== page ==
Archer Daniels Midland Company (ADM)(NYSE:ADM) reported Tuesday fourth quarter earnings dropped 25 per cent, a result of negative ethanol margins and weak agricultural services results.
For the quarter that ended June 30, the oilseeds, corn, wheat and cocoa processor reported profit of $284 million, or 43 cents per diluted share, down from $381 million, or 58 cents per diluted share in the fourth quarter of 2011.
Excluding items, adjusted earnings totalled 38 cents per share, attributed to lower segment operating profit offset by lower expenses. Adjusted earnings were 69 cents per share in last year’s quarter.
Analysts anticipated earnings of 60 cents per share.
Revenue edged down 0.9 per cent to $22.68 billion from $22.87 billion, but beat analyst estimates for $21.75 billion.
“In a challenging fourth quarter, solid results from our global oilseeds business, particularly in South America, were more than offset by negative U.S. ethanol margins and weaker U.S. merchandising results,” stated ADM chairman and CEO, Patricia Woertz.
The oilseeds processing unit – which processes oilseeds like soybeans, sunflower seed and canola – saw operating profit decline by $118 million to $331 million due to weaker cocoa results. Processing volumes increased 11 percent and sales rose 4.4 per cent.
At its corn processing business, the company reported operating profit of $74 million, down from $122 million last year.
Its agricultural services division posted an operating profit of $123 million from $345 million.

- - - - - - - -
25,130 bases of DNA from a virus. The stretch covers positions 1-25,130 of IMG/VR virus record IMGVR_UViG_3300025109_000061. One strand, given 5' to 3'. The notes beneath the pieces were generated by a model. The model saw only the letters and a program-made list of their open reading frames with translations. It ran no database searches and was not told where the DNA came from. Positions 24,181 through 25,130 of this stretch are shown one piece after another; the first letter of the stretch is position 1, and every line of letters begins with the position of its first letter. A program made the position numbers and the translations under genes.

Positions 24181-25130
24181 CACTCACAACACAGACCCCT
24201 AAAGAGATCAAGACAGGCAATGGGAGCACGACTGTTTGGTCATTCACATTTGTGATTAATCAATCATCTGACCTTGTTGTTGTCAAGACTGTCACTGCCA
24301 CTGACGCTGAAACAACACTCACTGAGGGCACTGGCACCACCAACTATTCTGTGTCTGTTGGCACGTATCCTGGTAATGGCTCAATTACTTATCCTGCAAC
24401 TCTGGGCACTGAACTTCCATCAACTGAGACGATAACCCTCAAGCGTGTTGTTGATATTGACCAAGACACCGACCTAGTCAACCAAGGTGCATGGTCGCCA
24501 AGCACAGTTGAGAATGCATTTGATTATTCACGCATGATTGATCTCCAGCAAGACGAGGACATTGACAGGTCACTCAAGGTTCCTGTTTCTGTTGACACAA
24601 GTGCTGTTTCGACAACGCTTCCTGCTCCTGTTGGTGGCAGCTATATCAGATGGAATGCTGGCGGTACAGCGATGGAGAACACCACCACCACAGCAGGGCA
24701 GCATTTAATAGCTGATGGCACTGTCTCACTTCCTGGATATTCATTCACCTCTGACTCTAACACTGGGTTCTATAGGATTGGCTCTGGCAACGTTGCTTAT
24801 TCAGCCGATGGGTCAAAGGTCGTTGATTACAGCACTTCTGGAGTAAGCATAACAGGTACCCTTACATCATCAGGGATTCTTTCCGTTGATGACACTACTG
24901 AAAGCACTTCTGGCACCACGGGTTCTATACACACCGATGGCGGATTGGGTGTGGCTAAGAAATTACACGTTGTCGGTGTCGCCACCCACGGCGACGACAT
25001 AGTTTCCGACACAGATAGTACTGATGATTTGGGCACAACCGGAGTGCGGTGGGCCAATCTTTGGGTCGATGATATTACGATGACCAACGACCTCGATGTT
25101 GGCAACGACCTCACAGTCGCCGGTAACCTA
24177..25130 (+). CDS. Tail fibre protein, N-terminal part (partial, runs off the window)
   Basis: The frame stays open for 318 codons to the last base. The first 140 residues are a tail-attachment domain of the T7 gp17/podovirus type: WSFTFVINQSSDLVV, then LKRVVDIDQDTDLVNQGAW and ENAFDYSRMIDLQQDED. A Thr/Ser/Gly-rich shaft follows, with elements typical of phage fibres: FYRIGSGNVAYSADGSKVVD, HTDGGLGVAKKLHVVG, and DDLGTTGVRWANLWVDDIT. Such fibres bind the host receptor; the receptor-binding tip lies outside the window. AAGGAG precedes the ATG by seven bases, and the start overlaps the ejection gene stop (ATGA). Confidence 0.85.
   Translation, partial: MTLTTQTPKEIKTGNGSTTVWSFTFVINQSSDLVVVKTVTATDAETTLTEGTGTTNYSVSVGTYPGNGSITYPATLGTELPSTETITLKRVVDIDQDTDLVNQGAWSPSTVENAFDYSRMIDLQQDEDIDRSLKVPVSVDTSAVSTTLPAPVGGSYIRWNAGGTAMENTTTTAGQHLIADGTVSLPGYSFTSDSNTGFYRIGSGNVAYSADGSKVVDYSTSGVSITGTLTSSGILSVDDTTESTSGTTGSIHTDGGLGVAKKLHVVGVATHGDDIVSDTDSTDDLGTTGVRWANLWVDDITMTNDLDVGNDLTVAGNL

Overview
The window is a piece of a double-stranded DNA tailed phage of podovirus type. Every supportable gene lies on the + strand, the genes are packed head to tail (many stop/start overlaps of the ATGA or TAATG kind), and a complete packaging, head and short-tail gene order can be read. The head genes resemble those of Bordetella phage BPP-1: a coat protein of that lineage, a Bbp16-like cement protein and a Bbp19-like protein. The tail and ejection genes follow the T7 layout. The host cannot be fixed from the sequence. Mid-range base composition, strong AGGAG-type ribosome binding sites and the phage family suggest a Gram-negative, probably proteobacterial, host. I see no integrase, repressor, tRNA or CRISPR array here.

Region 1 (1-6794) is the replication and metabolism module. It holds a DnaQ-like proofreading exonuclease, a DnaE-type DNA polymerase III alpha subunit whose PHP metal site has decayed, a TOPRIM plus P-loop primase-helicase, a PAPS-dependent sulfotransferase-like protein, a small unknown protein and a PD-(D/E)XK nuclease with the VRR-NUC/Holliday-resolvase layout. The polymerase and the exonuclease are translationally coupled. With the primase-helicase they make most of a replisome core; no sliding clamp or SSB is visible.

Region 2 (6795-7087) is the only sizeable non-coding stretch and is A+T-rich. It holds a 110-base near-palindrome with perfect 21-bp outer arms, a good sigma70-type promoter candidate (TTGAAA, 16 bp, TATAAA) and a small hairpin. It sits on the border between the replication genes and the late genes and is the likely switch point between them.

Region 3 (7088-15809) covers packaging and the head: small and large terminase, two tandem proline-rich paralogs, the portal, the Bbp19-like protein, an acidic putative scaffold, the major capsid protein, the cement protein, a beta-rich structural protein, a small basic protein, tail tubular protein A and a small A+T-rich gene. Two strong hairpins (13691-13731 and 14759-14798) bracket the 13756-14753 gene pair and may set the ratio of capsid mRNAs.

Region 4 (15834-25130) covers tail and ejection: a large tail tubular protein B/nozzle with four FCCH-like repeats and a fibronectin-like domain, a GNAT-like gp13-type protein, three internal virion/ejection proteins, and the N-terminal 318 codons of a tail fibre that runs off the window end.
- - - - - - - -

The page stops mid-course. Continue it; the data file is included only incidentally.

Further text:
Overall, gross margin narrowed to 3.6 per cent from 4.8 per cent in the year-earlier period.
Fiscal 2012 dividends and share repurchases totalled nearly $1 billion.
Looking ahead, the company expects U.S. crop carryouts to be low due to drought that has reduced the potential size of U.S.
corn crop. The company said it is tracking the development of other crops in North America and Europe. The smaller South American spring harvest means that the U.S. is currently the primary global supplier of soybeans and meal.
The Decatur, Illinois-based company processes oilseeds, corn, wheat and other agricultural commodities and also makes vegetable oil, corn sweeteners and other feed ingredients.
The company currently has more than 270 processing plants, 420 crop procurement facilities and a large crop transportation network connecting its products to more than 160 countries across the globe.
Company shares were down 3.67 per cent to $26.48 on the New York Stock Exchange Tuesday.